In my previous entry I wrote about "The Myth Of Vertically Integrated Storage Systems" and how what most storage companies today describe as vertically integrated are really just bundles of products with a nice GUI on it or, as one reader described it, "putting lipstick on a pig." The concern with bundling or vertical integration is you are allowing yourself to be locked in and that sounds bad--but is it?
I don't think that most vendors have a diabolic plan to lock customers into a particular hardware or software platform forcing them to use substandard solutions. Clearly most vendors, as they should, want to provide you with all of your storage needs. For most vendors, that comes in the form of a turnkey storage solution that combines data services (snapshots, thin provisioning, replication, etc...) with storage hardware. In some cases, the software is the strength of the solution and they are using off-the-shelf-hardware solutions. In others, they are doing some specific customization of that hardware to compliment the hardware.
Combining software and hardware allows the vendors to control variables and provide a solution that is easier for them to support. Don't kid yourself, they are also making some additional profit on the hardware they provide and I think most vendors are not embarrassed to admit that. Nor should you feel guilty about purchasing these types of solutions. The goal is that the turnkey solution should save you time--both in implementation and in day to day operations as well as in troubleshooting when something goes wrong.
As we have written in the past, non-integrated solutions are also widely available. This is where you select the storage hardware and the storage software separately, essentially a best of breed approach to storage. There are very cost effective, high performance, and highly reliable storage hardware solutions available and there is an increasing amount of software solutions that can provide the data services.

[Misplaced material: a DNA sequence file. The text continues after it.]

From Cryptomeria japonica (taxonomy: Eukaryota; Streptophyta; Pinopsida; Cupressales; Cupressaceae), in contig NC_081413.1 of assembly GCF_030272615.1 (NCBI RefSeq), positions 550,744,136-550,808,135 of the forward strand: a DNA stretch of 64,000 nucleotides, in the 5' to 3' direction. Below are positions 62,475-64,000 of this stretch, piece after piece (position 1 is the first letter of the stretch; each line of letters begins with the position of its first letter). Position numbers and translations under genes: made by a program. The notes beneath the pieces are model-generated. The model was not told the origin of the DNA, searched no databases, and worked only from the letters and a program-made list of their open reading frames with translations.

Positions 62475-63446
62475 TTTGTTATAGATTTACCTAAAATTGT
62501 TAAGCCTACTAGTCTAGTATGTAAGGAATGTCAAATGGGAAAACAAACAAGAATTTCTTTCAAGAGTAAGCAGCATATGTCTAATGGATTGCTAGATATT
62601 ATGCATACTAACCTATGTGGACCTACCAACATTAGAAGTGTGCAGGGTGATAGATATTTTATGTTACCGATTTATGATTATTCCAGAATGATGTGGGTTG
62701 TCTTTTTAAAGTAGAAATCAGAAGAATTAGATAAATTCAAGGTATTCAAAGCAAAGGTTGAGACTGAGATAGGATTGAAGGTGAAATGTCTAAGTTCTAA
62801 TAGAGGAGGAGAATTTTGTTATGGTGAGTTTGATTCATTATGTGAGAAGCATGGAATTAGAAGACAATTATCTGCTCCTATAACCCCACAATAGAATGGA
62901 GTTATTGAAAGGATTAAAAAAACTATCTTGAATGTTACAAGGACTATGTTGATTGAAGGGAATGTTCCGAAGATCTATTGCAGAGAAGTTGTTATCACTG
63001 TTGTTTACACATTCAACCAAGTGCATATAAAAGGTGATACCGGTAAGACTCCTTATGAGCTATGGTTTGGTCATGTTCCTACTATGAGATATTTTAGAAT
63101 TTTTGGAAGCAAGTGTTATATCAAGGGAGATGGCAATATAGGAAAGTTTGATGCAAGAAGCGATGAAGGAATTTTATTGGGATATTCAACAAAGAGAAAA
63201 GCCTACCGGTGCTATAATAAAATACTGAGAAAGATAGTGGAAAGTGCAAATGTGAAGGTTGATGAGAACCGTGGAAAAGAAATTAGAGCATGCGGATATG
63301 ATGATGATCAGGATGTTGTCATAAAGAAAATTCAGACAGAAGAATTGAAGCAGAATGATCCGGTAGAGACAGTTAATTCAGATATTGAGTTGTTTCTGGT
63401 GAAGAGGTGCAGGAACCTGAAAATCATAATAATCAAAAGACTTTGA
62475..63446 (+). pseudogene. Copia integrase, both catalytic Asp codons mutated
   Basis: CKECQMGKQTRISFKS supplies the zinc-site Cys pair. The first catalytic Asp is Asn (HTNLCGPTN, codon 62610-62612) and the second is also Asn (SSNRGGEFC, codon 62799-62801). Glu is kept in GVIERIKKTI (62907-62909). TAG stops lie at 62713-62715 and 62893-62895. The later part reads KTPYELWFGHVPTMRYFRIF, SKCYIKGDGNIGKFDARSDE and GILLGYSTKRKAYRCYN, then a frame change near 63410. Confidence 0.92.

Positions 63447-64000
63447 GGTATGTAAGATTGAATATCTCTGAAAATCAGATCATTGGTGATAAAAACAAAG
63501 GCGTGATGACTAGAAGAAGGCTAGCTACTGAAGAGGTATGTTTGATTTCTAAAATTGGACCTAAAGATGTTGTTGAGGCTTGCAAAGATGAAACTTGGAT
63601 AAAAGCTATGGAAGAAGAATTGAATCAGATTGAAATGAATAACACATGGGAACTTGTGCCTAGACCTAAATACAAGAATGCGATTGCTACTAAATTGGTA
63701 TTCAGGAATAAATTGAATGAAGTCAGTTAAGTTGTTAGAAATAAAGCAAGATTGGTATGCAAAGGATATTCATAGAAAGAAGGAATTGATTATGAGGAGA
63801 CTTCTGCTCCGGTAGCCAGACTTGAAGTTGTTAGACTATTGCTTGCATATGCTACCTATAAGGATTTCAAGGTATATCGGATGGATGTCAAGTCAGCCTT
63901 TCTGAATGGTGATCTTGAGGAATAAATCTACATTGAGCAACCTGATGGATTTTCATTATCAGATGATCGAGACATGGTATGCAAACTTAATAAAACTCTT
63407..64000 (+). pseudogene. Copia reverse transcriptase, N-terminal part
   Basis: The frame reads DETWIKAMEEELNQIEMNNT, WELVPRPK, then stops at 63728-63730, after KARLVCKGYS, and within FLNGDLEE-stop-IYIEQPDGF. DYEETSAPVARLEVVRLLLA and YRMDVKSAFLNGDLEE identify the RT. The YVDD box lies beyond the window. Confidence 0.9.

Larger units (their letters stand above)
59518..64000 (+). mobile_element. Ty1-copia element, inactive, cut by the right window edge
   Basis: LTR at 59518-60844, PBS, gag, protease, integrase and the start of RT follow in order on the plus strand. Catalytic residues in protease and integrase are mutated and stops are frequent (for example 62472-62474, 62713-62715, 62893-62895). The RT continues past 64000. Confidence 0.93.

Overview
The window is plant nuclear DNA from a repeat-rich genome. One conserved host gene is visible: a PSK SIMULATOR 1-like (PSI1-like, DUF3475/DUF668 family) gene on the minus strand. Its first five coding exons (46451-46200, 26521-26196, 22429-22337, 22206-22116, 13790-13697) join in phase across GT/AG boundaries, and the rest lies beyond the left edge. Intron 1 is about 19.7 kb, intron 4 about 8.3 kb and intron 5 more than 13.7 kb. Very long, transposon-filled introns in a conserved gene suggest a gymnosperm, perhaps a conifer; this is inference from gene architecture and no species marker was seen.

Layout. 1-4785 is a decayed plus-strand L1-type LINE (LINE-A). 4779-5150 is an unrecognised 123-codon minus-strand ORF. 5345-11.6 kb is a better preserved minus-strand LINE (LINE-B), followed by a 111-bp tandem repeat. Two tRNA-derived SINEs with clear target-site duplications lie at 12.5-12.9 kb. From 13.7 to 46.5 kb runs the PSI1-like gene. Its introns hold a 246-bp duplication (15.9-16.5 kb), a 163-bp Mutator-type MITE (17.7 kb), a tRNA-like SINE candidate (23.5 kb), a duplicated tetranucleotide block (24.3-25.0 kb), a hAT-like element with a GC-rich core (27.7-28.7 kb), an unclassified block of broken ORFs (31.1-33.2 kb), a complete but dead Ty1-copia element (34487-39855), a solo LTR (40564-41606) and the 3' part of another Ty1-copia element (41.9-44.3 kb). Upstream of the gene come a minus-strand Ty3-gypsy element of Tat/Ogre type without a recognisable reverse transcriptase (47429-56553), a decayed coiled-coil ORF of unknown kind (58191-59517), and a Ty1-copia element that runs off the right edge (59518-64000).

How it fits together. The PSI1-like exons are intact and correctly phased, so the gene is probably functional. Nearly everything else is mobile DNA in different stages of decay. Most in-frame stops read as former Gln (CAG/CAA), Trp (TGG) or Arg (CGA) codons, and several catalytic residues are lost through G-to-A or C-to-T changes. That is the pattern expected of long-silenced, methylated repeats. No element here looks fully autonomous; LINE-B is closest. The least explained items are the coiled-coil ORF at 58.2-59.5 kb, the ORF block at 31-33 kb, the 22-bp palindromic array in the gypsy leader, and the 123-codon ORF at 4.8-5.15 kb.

What is missing from the best of breed solutions is the integration that the turnkey vendors described above provide. In the past, you could count on your own internal IT staff or a storage reseller/integrator to provide those solutions. The problem is that your IT staff is stretched too thin to blend these solutions together and storage integrators with the skill set to perform these types of implementations are increasingly hard to find. This is why turnkey solutions from large suppliers continue to dominate top market positions and why manufacturers of quality hardware are being forced to develop data services for their solutions.
The hypervisor may be the great enabler when it comes to breaking vendor lock-in. It provides a consistent "hardware state" via virtual machines that the storage software vendors and storage hardware vendors can leverage to achieve the turnkey storage suppliers level of consistency and supportability. It also provides some unique first-time capabilities as we have seen with VMware's Storage vMotion and Storage Distributed Resource Scheduler.
All that is needed is to address some of the core storage shortcomings of the hypervisor, like providing solid performance while using thin provisioning, snapshots, and clones as we discuss in our article "The VDI Storage Trade Off." This will provide the hypervisor the completeness of capabilities and provide a much easier integration path for the users.
Vendor lock-in is not that bad if you like your vendor, and for many organizations that will continue to be the ideal way to address storage challenges. The storage hypervisor, though, may give more IT departments the missing ingredient to make the integration of storage hardware and storage software more feasible and allow them greater flexibility when they need it.
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